By Katrine Calder
Last October one of my good friends committed suicide unexpectedly. She was a vet who was struggling with her mental health and had been working with Vetlife, a charity who work with vets who struggle in this area, particularly with suicidal thoughts. In response to her death an ethical clothing company Smith and Webb released a jumper with the words “Be Kind” on it. With £5 from every sale going to the Vetlife charity. It has taken until last month for me to be able to buy and wear this jumper.
This has been my first experience of grief. I have been very fortunate to not have lost any family. Still having all my grandparents. But God is good. It was a Sunday morning when I received the news and one of my immediate instincts was a desire to be in church. We didn’t go to Stonehaven but to the evening service to give me some time to get myself together. What a ridiculous thought. To feel too broken to expose yourself to your church family and a desire to hide your pain. But I wanted to be before my God who loves us, who ultimately loved my friend more than I did and who knows my pain.
The first time I wore the jumper a friend and I were getting on a plane. We were the last people on the delayed flight and my friend and the flight attendant began to have a slightly tense discussion. We were standing in the middle of the aisle with everyone looking at us. And my immediate thought was “stop this, I am wearing my ‘Be Kind’ jumper and we are creating a scene.” I tried to ease the situation, smiled lots and was kind. But it did challenge me. As Christians are we not always meant to be salt and light? But as I was physically labelled, I felt convicted. Had I not been wearing the jumper I most likely would have slid awkwardly into my seat. Then probably had a moan to my friend about the ridiculous situation. It is definitely not the best jumper to wear if you’re going to complain at a restaurant!
I have been shocked by how often I think of my friend significantly every day. But in my grief I keep giving it to Him. Keep trusting that He is in control and He is good. And it has made me aware and empathetic of those going through so much worse than this.
It is so hard in situations that we don’t understand. Why did that happen God? In a broken world how can God use this for his good? For his glory? Romans 8:28 says: “We know that in all things God works for the good of those that love him”. This was a verse I struggled with in the past. Not really believing it to be true. But a few years ago, God showed me how he absolutely can use bad situations for his glory, with even worse situations than this. God’s desire obviously was not for this to happen. I have submitted it to Him, sought Him and asked Him to use it. I think that has been key, saying “God I am broken, I don’t understand, but use this, teach me.” I have had conversations with friends about my faith. Even my ability to deal with grief “better” than friends has led them to ask ‘why?’ and given me an opportunity to point to God; to be honest about how He is healing my pain, how I trust He is in control. I trust Him with what I can’t understanding, and leave it at his feet.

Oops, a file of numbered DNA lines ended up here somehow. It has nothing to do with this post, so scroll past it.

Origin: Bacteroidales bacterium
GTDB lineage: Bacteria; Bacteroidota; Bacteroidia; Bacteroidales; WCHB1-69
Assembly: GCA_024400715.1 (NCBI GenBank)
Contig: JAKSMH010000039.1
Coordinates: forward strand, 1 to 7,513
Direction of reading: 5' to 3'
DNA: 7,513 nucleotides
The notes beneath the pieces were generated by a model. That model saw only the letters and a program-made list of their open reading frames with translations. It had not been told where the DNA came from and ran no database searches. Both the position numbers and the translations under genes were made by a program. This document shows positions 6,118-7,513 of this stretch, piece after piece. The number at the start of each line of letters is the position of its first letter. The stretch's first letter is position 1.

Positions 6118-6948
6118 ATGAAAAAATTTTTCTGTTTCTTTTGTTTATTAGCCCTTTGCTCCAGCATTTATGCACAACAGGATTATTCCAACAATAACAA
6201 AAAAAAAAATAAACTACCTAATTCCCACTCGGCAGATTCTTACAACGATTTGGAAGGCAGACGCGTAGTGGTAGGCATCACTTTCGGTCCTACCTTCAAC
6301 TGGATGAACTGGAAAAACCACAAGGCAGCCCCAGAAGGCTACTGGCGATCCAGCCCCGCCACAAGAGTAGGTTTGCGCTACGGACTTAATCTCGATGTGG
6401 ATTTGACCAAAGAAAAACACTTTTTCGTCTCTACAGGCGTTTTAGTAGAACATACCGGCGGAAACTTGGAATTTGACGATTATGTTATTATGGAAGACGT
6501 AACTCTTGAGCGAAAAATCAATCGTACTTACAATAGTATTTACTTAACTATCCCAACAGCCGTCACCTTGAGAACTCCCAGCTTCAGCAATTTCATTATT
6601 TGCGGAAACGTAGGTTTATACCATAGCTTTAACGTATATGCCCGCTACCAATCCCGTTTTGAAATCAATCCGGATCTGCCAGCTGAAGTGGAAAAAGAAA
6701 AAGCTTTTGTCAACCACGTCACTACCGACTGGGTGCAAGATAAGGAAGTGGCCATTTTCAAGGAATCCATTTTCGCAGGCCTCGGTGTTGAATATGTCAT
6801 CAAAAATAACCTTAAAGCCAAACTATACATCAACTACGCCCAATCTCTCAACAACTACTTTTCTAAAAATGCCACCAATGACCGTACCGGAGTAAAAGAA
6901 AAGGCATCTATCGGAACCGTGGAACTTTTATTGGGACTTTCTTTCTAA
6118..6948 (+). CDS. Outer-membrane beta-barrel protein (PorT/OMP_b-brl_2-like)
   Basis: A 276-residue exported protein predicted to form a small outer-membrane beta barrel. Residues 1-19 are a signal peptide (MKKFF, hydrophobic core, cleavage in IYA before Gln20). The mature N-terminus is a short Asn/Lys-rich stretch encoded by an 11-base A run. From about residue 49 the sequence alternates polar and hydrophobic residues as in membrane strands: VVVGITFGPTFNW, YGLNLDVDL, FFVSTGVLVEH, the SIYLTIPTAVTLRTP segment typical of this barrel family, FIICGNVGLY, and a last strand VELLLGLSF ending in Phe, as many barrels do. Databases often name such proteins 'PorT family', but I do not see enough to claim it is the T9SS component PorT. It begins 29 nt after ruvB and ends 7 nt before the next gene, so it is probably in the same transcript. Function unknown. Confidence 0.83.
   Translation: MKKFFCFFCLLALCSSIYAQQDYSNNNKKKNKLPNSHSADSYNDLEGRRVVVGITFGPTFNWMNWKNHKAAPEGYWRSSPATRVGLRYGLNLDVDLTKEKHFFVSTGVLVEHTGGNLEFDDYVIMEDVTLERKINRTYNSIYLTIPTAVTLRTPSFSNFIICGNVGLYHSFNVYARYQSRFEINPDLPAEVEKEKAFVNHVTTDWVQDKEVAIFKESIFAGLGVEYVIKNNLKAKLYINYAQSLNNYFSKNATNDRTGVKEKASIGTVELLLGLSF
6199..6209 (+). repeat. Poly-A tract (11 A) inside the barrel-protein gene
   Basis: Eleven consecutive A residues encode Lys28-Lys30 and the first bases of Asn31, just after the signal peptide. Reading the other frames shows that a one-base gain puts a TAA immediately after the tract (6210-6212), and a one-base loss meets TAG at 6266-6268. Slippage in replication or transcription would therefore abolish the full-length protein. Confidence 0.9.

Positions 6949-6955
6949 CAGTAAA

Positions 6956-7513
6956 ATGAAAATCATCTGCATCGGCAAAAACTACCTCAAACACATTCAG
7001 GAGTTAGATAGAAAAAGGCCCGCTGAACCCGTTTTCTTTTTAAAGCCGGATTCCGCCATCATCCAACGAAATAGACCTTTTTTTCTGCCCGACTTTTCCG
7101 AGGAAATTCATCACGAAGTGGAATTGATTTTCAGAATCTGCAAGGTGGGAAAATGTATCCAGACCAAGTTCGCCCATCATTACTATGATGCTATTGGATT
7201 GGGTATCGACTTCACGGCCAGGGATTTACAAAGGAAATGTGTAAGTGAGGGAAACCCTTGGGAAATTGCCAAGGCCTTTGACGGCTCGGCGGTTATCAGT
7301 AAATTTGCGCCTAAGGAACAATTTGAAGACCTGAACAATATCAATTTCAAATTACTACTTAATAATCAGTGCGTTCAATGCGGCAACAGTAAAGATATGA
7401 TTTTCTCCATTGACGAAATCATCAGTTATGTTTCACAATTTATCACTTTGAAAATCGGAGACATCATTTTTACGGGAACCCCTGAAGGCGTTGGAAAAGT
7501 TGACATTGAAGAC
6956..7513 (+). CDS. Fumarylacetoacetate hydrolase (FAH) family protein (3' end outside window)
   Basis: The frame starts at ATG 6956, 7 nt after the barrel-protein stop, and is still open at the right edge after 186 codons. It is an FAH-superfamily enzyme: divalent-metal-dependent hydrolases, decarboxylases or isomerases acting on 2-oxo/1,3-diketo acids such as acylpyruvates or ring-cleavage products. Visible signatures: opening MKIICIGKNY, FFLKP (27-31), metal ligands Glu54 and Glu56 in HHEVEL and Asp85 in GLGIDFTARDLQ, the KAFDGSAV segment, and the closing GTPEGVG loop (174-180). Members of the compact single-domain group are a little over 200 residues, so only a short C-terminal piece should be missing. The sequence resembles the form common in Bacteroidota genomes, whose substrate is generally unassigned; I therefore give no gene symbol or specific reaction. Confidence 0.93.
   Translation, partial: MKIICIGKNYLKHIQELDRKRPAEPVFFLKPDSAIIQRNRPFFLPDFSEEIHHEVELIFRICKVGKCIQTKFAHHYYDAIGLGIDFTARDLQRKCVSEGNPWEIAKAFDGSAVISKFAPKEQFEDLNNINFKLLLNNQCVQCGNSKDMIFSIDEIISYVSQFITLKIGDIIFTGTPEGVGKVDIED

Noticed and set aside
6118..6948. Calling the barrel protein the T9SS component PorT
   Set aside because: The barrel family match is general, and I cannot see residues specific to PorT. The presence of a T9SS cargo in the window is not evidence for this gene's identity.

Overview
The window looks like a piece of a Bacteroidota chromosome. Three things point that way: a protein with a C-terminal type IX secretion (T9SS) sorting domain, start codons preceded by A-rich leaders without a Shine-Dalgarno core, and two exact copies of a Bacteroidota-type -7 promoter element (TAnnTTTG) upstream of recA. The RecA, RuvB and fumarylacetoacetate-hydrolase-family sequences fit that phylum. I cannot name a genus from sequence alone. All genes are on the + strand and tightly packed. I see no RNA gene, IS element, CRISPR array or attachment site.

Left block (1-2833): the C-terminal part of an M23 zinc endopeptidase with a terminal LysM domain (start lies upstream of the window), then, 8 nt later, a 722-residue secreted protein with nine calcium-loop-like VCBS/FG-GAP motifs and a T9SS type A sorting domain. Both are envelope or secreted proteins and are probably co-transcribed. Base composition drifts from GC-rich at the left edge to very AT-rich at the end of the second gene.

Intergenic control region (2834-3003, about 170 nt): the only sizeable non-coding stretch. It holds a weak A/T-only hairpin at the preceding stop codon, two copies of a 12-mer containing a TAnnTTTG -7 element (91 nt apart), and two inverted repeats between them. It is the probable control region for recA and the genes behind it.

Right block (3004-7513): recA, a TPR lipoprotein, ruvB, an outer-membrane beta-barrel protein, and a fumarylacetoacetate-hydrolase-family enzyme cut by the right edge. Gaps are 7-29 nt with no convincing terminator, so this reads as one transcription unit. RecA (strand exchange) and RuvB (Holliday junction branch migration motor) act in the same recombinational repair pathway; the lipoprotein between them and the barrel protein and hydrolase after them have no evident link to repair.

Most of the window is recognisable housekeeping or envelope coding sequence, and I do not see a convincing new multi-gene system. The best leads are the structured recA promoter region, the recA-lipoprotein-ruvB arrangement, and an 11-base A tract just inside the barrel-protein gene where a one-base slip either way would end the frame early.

Being kind is hard. When frustrated at work or in a rush or tired I find it particularly hard. I am naturally selfish. But I want to be light. I want to reflect God to those around me and it is something we can practice to get better at. I work on call as a vet and some people do phone at silly times in the night with silly questions. But I try and say to myself – be kind, they are just worried, have compassion. In little daily interactions with people at supermarket checkouts we can be kind. Ask them about their day, try to make their day better. Kindness is one of the fruits of the spirit, although for some reason I tend to think of kindness as one of the less important ones. Patience is definitely something I struggle with and desire more. Kindness is something I have been practising.
If from all of this, through discipline and God’s grace, I can become kinder, then truly God has used this for his glory.
Katrine and her husband Scott attend the Stonehaven site. Katrine is a vet who has specialised in orthopaedic surgery. She has a very hyper Cocker Spaniel called River. She is a foodie, something being married to a chef has cultivated. In church her passion is for the prophetic and building healthy marriages.